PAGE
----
Automation and Artificial Intelligence
The Brookings Metropolitan Policy Program released new research that analyzes the impacts of automation on the American workforce, examining data focused on the mix of industries, geographies, and demographic groups across the U.S.
The report, titled Automation and Artificial Intelligence: How machines are affecting people and places, offers projections for how automation and artificial intelligence will impact the American economy over the next few decades, looking at the susceptibility of tasks in occupations that are potentially automatable.
The authors, Mark Muro, Robert Maxim, and Jacob Whiton, focus on areas of potential occupational change rather than net employment losses or gains.
Special attention is applied to digging beneath national top-line statistics to explore variations by industry, geography (metropolitan area and state), and demographics (age, gender, race/ethnicity, educational attainment).
Key findings include:
- Demographic variation: Young people, men, and underrepresented groups, particularly Hispanics and blacks, will face pronounced difficulties as a result of automation’s disruptions - an underexplored viewpoint in the current coverage of automation.
- Geographic unevenness: Some places will do much better than others in dealing with the coming transitions. Places such as Las Vegas, Louisville, Ky., and Toledo, Ohio are among the most susceptible to the automation of job tasks, while the list of least susceptible places includes coastal giants such as Washington, D.C., the Bay Area, New York City, and Boston.
- Varying levels of occupational susceptibility: By 2030, some 25 percent of U.S. employment will have experienced high exposure to automation, while another 36 percent of U.S. employment will experience medium exposure, and another 39 percent will experience low exposure. Those with greater than 90 percent automation potential over the next two to three decades represented only 4 percent of U.S. employment in 2016. Job tasks projected to be 100 percent automatable represent only half of one percent of the workforce (740,000 jobs).
- Education helps combat automation: Occupations not requiring a bachelor’s degree are a staggering 229 percent more susceptible to automation compared to occupations requiring at least a bachelor’s degree. Just 6 percent of workers with a four-year degree or more are employed in jobs with a high potential for automation.
“The next phase of automation, increasingly involving AI, seems like it should be manageable in the aggregate labor market, though there are many sources of uncertainty,” said Mark Muro, senior fellow and lead author of the report.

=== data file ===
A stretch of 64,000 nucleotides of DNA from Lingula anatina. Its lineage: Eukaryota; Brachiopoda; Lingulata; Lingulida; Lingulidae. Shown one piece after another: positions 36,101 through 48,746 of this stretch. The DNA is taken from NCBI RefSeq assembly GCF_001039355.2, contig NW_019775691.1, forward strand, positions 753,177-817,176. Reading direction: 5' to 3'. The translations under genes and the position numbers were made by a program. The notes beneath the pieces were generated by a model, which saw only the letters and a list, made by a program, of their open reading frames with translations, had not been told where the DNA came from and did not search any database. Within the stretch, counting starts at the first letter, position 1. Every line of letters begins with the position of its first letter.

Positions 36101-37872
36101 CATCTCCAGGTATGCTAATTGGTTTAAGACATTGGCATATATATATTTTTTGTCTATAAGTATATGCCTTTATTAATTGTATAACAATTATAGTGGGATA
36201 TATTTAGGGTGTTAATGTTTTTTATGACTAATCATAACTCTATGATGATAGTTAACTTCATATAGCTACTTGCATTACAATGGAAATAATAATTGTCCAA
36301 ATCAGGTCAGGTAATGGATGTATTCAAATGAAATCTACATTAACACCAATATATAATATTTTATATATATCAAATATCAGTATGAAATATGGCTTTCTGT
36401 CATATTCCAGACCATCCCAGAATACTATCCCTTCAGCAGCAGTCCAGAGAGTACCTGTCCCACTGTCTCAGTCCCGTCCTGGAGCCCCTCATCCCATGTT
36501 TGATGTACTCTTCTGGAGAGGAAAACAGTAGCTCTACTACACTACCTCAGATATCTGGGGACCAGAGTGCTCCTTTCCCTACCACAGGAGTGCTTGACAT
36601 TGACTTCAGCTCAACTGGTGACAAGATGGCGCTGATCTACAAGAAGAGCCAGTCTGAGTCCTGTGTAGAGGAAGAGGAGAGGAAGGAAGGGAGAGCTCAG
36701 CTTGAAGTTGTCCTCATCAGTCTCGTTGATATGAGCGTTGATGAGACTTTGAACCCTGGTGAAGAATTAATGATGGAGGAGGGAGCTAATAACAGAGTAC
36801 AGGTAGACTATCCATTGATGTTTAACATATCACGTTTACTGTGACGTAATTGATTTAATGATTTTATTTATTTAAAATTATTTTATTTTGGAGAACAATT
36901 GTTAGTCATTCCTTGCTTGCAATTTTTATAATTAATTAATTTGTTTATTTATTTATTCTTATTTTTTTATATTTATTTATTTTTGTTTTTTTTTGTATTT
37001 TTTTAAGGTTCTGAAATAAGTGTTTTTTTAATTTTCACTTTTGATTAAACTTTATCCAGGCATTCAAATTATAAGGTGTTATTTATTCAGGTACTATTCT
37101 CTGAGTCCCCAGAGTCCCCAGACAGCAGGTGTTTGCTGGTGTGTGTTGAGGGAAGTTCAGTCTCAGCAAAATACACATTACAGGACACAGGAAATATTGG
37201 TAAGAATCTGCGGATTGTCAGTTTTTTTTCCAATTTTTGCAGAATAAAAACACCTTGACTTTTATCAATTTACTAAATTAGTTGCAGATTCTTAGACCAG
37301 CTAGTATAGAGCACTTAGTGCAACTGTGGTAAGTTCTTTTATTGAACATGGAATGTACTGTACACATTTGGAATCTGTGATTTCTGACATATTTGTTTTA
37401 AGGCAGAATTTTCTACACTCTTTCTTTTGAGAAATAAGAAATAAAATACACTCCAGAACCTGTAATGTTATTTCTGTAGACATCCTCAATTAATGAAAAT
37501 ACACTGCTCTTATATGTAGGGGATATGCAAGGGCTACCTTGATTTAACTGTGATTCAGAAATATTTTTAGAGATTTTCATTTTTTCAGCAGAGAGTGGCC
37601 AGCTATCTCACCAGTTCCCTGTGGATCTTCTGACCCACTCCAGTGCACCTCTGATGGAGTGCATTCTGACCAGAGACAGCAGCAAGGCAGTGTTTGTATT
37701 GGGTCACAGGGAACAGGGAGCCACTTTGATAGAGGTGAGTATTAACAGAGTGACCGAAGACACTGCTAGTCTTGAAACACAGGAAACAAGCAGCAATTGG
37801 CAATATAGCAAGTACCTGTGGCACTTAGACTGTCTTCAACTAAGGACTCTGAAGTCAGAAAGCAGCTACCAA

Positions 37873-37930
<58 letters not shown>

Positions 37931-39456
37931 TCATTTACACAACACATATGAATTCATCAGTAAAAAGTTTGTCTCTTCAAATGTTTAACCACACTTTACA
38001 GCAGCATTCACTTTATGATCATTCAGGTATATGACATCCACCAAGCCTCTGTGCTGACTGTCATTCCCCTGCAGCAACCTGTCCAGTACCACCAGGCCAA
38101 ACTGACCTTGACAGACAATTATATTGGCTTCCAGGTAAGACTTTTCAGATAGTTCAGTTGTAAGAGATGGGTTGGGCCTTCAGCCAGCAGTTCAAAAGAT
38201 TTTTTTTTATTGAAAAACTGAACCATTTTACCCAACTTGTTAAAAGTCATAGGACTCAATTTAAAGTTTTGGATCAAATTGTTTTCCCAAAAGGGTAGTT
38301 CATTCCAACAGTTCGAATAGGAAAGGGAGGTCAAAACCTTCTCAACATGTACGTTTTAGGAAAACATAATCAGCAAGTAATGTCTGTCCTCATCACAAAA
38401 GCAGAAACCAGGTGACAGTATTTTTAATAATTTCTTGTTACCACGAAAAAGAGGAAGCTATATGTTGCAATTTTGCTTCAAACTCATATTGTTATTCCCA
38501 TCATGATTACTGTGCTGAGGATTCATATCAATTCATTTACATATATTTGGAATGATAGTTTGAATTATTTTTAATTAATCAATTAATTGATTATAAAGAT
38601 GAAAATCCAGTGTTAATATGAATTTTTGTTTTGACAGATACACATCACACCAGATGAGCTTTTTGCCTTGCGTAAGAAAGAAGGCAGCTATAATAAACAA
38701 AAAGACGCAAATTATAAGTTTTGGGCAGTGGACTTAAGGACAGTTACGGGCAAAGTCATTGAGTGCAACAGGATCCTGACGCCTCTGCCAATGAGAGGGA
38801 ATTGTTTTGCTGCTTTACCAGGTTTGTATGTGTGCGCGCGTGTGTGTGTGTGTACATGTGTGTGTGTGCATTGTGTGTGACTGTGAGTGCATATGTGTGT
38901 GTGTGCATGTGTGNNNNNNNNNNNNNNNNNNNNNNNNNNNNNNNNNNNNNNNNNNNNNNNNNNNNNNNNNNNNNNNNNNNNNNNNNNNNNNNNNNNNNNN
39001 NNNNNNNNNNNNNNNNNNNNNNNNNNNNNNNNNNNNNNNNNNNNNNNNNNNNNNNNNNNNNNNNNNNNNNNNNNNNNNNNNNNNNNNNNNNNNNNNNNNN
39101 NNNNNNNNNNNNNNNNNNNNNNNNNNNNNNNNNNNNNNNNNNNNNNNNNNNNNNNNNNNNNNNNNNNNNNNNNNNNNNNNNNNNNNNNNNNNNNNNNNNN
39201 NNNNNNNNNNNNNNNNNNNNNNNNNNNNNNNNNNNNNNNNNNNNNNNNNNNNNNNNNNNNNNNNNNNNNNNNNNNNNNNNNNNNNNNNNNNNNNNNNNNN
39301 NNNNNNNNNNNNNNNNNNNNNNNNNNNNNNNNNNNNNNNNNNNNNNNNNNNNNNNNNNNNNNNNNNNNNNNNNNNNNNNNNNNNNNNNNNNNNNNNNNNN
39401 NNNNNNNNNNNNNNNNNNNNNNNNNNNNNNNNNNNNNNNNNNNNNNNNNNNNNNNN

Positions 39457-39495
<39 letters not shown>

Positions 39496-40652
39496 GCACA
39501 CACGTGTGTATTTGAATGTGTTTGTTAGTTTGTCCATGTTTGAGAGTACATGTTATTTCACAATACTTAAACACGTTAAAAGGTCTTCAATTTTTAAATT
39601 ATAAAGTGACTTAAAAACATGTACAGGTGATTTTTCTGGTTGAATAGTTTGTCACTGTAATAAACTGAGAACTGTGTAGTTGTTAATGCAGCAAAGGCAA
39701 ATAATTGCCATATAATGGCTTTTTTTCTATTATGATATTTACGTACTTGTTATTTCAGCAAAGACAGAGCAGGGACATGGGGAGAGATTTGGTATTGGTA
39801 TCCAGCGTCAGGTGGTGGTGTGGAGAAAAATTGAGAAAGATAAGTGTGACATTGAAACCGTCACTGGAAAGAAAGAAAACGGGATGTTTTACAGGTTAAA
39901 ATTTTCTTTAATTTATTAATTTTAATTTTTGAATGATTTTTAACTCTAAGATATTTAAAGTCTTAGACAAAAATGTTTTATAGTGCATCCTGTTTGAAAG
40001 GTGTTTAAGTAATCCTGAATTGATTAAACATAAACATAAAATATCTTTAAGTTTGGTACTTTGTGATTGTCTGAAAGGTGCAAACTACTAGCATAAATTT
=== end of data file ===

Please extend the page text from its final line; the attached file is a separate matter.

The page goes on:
“With that said, the potential effects will vary significantly across occupations, regions, and demographic groups, which means that policymakers, industry, and society as a whole needs to focus much more than they are on ensuring the coming transitions will work for all of those affected.”
While this report concludes that the future may not be as dystopian as the direct voices claim, plenty of people and places will be affected by automation, and much will need to be done to mitigate the coming disruptions.
The authors offer five recommendations for federal, state, and local policymakers:
- embrace growth and technology;
- promote a constant learning mindset;
- facilitate smoother adjustment;
- reduce hardships for workers who are struggling; and
- mitigate harsh local impacts.
Implications: Strategies for Adjusting
Automation, forever a major determinant of the nature and availability of work, will continue to reshape the work people do and the opportunities they are afforded.
Whether this should be alarming or only cause for slight anxiety depends.
Visit Chart of the Week: Automation and Jobs
That the near future of automation may well resemble the near past should be somewhat reassuring.
It is encouraging, for example, that the likely future dynamics of job losses and gains are increasingly better understood and project continuous task creation as well as destruction rather than a one-sided apocalypse of permanent unemployment.
Read the report, including interactive data displaying automation’s impacts on occupations in the 100 largest metropolitan areas.
The Metropolitan Policy Program at Brookings delivers research and solutions to help metropolitan leaders build an advanced economy that works for all.
Image Credit: The Brookings Institution
Download the Full Report Automation & Artificial Intelligence: How Machines Are Affecting People and Places